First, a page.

Here are some things to consider if you anticipate a divorce in the near future:
- Avoid large financial commitments. This is not a good time for major purchases or new financial commitments. Limit new debt, keep your credit card balances low, and generally stay as liquid as possible. If you are a homemaker without separate credit, apply for a credit card in your name, using your spouse’s income in the application.
- Don’t quit your job! Sometimes people think they gain tactical advantage by quitting their job. If your judge suspects financial gamesmanship it will backfire. Maintain the status quo with your employment unless there is good reason to change jobs.
- Get a checkup. Now is a good time to determine if you have any potential health problems. Also if you rely on your spouse’s health insurance, you can be treated while covered under your spouse’s plan.
- Keep your eyes open. Use the time to informally investigate financial matters if you have not been involved with the family finances. If you can get copies of tax returns or other important documents, it will help us get started. Don’t panic if you can’t get any information; we will be able to get all necessary records during the discovery process of the case.
- Keep a journal. Write down important conversations or information as a reference for future use. This is particularly important if you anticipate parenting issues. Keep the journal in a safe place to avoid access by your spouse.
- Run a credit report on yourself. Check your credit to make sure there are no surprise debts that you are unaware of.
- Don’t record conversations. It is illegal to record conversations between you and your spouse. Don’t do it!
- Stop using social media. Don’t post anything to Facebook or Instagram that can be used against you later. Ideally, you should deactivate your accounts. It is illegal to delete information with a impending divorce, but a deactivation is permissible.
- Play to your audience. There really is one person you will need to impress: the judge. Gauge all behavior through the lens of, “how will the judge react to me doing this?” If you think the judge will be offended or irritated, don’t do it. Sometimes it’s hard to be objective with ourselves and that’s why it’s important to hire a lawyer who knows the judge and has good common sense.
- Control your emotions. Many text messages, e-mails and Facebook posts are generated when you are angry. They will be used against you. Be cautious: the judge may read your angry text or incriminating social media post. Only write or say something that you are unconcerned about the judge considering or you wouldn’t mind seeing on the front page of the newspaper.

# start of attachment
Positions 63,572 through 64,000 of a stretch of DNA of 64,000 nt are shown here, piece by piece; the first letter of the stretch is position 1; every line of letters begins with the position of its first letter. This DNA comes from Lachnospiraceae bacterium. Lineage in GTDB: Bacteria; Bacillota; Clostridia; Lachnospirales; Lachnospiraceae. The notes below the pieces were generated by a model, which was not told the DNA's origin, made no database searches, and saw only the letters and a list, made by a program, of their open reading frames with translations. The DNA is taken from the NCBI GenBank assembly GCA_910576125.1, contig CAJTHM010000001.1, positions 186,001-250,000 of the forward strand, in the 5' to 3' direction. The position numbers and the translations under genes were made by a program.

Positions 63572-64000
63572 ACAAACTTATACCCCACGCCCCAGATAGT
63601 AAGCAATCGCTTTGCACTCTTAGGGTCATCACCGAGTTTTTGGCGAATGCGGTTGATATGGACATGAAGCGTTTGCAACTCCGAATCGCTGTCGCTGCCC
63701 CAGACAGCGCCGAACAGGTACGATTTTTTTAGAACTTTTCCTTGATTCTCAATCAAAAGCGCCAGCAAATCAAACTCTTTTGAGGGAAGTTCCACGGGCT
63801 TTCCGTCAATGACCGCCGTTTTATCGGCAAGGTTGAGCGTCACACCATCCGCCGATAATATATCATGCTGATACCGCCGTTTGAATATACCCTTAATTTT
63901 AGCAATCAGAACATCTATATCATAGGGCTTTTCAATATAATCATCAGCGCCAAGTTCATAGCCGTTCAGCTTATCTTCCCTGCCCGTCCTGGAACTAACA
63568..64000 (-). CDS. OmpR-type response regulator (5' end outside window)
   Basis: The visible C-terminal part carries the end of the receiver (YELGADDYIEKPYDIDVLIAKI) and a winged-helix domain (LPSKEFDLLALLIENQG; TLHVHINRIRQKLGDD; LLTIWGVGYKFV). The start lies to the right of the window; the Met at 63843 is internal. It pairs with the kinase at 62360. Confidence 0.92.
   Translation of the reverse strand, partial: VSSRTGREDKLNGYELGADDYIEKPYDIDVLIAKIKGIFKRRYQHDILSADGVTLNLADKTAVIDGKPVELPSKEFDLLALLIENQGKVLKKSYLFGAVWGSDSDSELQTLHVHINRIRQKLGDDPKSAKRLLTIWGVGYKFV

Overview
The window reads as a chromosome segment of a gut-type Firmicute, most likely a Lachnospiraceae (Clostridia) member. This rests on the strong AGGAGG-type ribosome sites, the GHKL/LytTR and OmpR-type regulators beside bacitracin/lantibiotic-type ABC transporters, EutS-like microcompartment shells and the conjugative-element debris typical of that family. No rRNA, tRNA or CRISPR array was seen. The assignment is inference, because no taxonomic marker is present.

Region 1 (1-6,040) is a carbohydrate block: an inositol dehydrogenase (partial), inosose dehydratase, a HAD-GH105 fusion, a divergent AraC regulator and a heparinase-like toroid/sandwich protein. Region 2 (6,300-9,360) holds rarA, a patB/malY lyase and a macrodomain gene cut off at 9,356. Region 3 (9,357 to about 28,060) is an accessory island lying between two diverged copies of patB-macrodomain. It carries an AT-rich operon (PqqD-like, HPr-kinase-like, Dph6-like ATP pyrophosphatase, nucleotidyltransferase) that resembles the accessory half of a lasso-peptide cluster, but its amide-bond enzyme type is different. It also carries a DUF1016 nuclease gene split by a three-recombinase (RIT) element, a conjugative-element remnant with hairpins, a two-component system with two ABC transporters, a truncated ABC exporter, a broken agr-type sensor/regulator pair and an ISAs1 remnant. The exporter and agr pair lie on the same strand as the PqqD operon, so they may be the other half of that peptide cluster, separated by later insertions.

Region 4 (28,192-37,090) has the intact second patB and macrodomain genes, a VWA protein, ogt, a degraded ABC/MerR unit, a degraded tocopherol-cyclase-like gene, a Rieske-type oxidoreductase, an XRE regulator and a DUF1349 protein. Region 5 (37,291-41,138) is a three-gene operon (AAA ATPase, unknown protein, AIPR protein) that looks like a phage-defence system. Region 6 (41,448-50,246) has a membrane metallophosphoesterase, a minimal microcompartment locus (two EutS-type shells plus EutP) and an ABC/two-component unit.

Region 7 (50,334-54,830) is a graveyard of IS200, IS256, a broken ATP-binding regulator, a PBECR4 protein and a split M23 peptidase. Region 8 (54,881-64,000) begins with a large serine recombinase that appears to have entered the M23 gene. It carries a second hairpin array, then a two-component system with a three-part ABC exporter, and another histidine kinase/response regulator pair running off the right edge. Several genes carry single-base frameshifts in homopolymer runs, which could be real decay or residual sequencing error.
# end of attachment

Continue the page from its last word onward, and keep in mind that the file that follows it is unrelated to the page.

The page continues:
- Turn down the volume. Everybody is scared and vulnerable shortly before a divorce starts. This results in people making threats or acting out. Don’t do it, and don’t respond. If your spouse gets out of control, call the police or file for an order of protection (which you can obtain without filing a divorce). To the extent possible, try to maintain normalcy during this difficult period, particularly if you have children.
- Don’t hit the panic button. Don’t start disposing of money or hiding accounts. Your spouse’s lawyer will likely find it anyway. This conduct will boomerang and cause the judge to mistrust you. If you are concerned about your spouse removing money, you may need to contact us immediately so we can seek the appropriate court orders to protect you.
- Watch your back. Don’t be paranoid but people sometimes monitor their spouse’s comings and goings via GPS, or monitor their spouse’s computer activities using spyware. Change all of your passwords and exclude your spouse from any of your cell phone accounts. If you are still concerned, proceed cautiously and call us. We can take action to stop this conduct after the case is filed.
- Take care of yourself. Divorce is stressful and will take a toll on even the healthiest. In order to maintain your strength and emotional equilibrium during this difficult time, watch your diet, get enough sleep, exercise, and avoid using alcohol to excess. Keep perspective and if necessary, contact a clergyman or a therapist for counseling.
And remember, this too shall pass. While you are feeling overwhelmed and uncertain, your life will get better. Things always look darkest right before the dawn. People not only survive divorce every day, they often thrive in their new life. And you can too!